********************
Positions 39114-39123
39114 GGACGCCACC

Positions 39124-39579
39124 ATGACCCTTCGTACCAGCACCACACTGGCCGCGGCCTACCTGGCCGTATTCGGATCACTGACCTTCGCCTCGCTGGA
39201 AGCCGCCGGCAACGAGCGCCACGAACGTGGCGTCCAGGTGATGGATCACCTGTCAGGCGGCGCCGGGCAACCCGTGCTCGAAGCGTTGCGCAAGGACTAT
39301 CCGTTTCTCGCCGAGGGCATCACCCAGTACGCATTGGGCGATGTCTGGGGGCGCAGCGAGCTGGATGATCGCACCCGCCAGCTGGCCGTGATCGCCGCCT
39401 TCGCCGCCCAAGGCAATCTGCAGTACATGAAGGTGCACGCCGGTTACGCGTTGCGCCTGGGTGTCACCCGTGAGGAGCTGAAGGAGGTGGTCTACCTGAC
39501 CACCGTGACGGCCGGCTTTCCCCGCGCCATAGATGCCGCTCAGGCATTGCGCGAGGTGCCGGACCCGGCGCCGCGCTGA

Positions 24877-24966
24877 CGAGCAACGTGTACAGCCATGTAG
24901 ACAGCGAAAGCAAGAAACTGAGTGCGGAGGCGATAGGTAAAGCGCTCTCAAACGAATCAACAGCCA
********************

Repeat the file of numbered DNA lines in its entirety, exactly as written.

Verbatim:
Positions 39114-39123
39114 GGACGCCACC

Positions 39124-39579
39124 ATGACCCTTCGTACCAGCACCACACTGGCCGCGGCCTACCTGGCCGTATTCGGATCACTGACCTTCGCCTCGCTGGA
39201 AGCCGCCGGCAACGAGCGCCACGAACGTGGCGTCCAGGTGATGGATCACCTGTCAGGCGGCGCCGGGCAACCCGTGCTCGAAGCGTTGCGCAAGGACTAT
39301 CCGTTTCTCGCCGAGGGCATCACCCAGTACGCATTGGGCGATGTCTGGGGGCGCAGCGAGCTGGATGATCGCACCCGCCAGCTGGCCGTGATCGCCGCCT
39401 TCGCCGCCCAAGGCAATCTGCAGTACATGAAGGTGCACGCCGGTTACGCGTTGCGCCTGGGTGTCACCCGTGAGGAGCTGAAGGAGGTGGTCTACCTGAC
39501 CACCGTGACGGCCGGCTTTCCCCGCGCCATAGATGCCGCTCAGGCATTGCGCGAGGTGCCGGACCCGGCGCCGCGCTGA

Positions 24877-24966
24877 CGAGCAACGTGTACAGCCATGTAG
24901 ACAGCGAAAGCAAGAAACTGAGTGCGGAGGCGATAGGTAAAGCGCTCTCAAACGAATCAACAGCCA